During the editing process we might decide to use curves, brighten shadows ... . Lets say we had an 8-bit image and we would brighten it to be twice as bright. This means all color values are shifted to the brighter levels resulting in the brightest colors being clipped and leaving your with a 7-bit image. Had we chosen 16-bit to begin with we whould have a 15-bit image (no big deal as our final result will be a 8-bit JPG).
Space: This is the color space of your image. The final image (for printing) should always be sRGB, but at this moment we are choosing ProPhoto RGB. Having this option is really phantastic. Basically ProPhoto RGB has the widest Gamut range of all color spaces. Next in Line is Adobe RGB and then sRGB. We are choosing ProPhoto RGB for a similar reasoning as we do on the Depth. We want the maximum range for editing and we will convert the image at the end of the process. I guess you can believe me at this point or try out for yourself. If you choose ProPhoto RGB and increase color saturation of your image and then convert it back to sRGB you will not get any out of Gamut images as you would otherwise (more about this in one of the next tutorials).
The "Adjustments" section is the most important part of all. Here is where you adjust your image properties. There are so many options here, that I decided to make the next Workflow tutorial all about this. As I mentioned earlier I have chosen a difficult image to show some of the more elaborate tweaks you can perform. With a basic curve adjustment I am going to extract much more detail from the mountain that was hidden in haze:
Compare this to an image converted without any adjustments:
When you click on the options tab (the little circled arrow), you will see this menu. One of the most important things to turn off is "Use Auto Adjustments". Once you have done that, you should open this menu again and click on "Save New Camera Raw Defaults". Although the Auto Adjustments work pretty well for most cases, they are also applied in Adobe Bridge. Suppose you took an exposure bracketed shot of a scene (several different exposure values). You are expecting to see a dark, a normal and a light image in Bridge. However they will all be adjusted to look the same if Auto Adjustments are left on. So how do you decide which shot is the best (the one with the histogramm to the right but not hitting the right) if all are adjusted the same. While the dark image will be brightened (and thus get noisy in the shadows), the bright image will get darkened (and still have less highlights for processing).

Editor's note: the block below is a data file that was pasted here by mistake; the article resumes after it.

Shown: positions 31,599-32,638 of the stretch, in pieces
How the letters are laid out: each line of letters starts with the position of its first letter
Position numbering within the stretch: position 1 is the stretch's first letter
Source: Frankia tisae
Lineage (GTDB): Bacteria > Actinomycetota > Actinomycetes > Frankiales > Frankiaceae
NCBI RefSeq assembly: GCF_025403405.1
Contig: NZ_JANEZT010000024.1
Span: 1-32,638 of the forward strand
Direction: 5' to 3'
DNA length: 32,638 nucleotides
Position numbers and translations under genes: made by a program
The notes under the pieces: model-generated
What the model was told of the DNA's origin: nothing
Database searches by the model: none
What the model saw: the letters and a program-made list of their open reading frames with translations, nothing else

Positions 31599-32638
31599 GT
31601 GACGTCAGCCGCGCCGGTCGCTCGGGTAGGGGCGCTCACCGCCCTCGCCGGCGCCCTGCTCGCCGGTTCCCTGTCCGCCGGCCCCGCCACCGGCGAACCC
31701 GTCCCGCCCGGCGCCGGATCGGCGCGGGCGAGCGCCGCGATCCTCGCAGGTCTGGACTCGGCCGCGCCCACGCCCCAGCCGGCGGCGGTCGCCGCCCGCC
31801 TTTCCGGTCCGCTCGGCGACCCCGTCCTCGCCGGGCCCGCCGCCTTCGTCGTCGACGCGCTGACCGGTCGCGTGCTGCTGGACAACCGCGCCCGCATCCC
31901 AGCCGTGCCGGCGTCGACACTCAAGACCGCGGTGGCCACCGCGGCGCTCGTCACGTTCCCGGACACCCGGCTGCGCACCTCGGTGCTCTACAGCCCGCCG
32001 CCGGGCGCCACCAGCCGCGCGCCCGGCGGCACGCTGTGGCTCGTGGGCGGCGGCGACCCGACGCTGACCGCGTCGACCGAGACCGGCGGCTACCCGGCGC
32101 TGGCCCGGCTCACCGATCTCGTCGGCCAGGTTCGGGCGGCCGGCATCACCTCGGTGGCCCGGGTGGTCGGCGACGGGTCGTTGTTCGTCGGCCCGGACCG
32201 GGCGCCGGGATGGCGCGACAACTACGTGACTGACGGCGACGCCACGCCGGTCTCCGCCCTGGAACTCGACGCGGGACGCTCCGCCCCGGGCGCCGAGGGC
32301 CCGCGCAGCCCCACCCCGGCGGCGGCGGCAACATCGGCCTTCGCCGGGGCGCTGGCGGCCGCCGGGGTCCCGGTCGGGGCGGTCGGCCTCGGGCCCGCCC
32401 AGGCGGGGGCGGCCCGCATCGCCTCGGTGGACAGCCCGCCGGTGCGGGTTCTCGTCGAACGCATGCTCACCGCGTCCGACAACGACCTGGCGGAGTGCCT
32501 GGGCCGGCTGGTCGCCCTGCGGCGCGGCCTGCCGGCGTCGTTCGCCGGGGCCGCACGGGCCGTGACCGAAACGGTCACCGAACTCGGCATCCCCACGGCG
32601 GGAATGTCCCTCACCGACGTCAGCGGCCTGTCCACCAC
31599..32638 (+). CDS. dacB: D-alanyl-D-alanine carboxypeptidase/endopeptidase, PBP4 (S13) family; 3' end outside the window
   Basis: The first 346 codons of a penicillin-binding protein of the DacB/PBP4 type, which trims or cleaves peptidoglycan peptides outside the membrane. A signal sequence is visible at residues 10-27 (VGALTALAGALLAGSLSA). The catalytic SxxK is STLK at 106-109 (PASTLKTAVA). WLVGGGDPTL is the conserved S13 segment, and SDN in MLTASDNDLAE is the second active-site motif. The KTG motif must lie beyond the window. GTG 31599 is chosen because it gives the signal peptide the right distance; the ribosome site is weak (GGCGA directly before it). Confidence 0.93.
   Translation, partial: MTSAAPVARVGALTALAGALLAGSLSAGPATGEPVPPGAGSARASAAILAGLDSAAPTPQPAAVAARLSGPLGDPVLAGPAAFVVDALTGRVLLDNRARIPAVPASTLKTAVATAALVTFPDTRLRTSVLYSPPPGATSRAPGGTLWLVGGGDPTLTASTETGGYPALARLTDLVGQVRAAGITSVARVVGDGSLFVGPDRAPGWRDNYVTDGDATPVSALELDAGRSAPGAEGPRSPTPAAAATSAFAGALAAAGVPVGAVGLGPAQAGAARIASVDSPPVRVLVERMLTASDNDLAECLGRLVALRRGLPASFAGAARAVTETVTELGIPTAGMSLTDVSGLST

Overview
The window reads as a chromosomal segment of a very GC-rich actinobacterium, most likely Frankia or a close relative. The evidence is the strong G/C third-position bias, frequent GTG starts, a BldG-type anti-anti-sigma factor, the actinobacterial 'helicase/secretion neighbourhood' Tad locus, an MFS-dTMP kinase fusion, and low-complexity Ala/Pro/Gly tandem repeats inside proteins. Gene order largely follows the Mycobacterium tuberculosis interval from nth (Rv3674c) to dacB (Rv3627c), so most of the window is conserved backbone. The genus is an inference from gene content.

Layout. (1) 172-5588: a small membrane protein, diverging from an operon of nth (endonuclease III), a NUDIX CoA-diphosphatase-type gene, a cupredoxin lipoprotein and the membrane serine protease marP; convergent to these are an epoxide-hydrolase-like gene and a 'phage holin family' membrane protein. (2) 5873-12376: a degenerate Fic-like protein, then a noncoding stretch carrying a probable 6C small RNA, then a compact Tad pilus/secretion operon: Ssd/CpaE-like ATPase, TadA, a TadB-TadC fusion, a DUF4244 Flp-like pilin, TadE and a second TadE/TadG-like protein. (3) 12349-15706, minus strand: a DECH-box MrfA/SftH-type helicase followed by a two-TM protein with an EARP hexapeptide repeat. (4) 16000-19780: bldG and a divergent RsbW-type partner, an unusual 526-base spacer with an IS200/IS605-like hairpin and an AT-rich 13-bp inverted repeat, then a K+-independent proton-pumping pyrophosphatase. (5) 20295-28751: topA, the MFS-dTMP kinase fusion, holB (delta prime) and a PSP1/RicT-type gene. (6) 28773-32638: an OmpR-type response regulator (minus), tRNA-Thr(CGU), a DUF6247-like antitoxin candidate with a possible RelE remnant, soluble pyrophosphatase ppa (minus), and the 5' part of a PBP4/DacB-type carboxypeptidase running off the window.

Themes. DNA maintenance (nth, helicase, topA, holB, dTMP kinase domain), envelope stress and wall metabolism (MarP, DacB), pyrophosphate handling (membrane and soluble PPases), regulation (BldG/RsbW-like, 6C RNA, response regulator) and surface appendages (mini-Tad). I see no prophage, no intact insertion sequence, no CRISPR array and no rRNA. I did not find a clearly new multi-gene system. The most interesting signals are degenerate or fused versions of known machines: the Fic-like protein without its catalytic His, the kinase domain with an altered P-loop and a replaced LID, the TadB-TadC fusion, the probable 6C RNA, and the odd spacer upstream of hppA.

The tools consist of a magnifying tool, hand tool (for panning), a white balance tool, color selector, crop tool, straighten and two rotate buttons (which I never use since the 20D always determines the correct rotation). All of these tools are quite intuitive. If you have an area in your picture that is a shade of white (grey), you can use the white balance tool and click on that area. ACR will then automatically determine the correct white balance. I rarely use this, since it really doesn't account for different lighting conditions (sunset vs. mid day, filter vs. no filter). The straighten tool is also very simple. If you have a horizion thats slightly slanted, just select the tool and click on one end of the horizion. Then drag it across to the other end. Camera Raw will automatically determine the correct rotation of your image and adjust it.
It is my belief that you should rotate images during the RAW conversion and not in Photoshop. This is due to the bicubic interpolation that is being used when you rotate an image. Since the RAW conversion also involves anti-aliasing (for color interpolation), the image needs sharpening anyways. Once the image has been sharpened (by the RAW converter), I try not to perform any unnecessary interpolation in Photoshop.
In the next Tutorial we are really going to dive into the RAW conversion and how to adjust images and then we will spend a few pages (or more) on Photoshop fine tuning.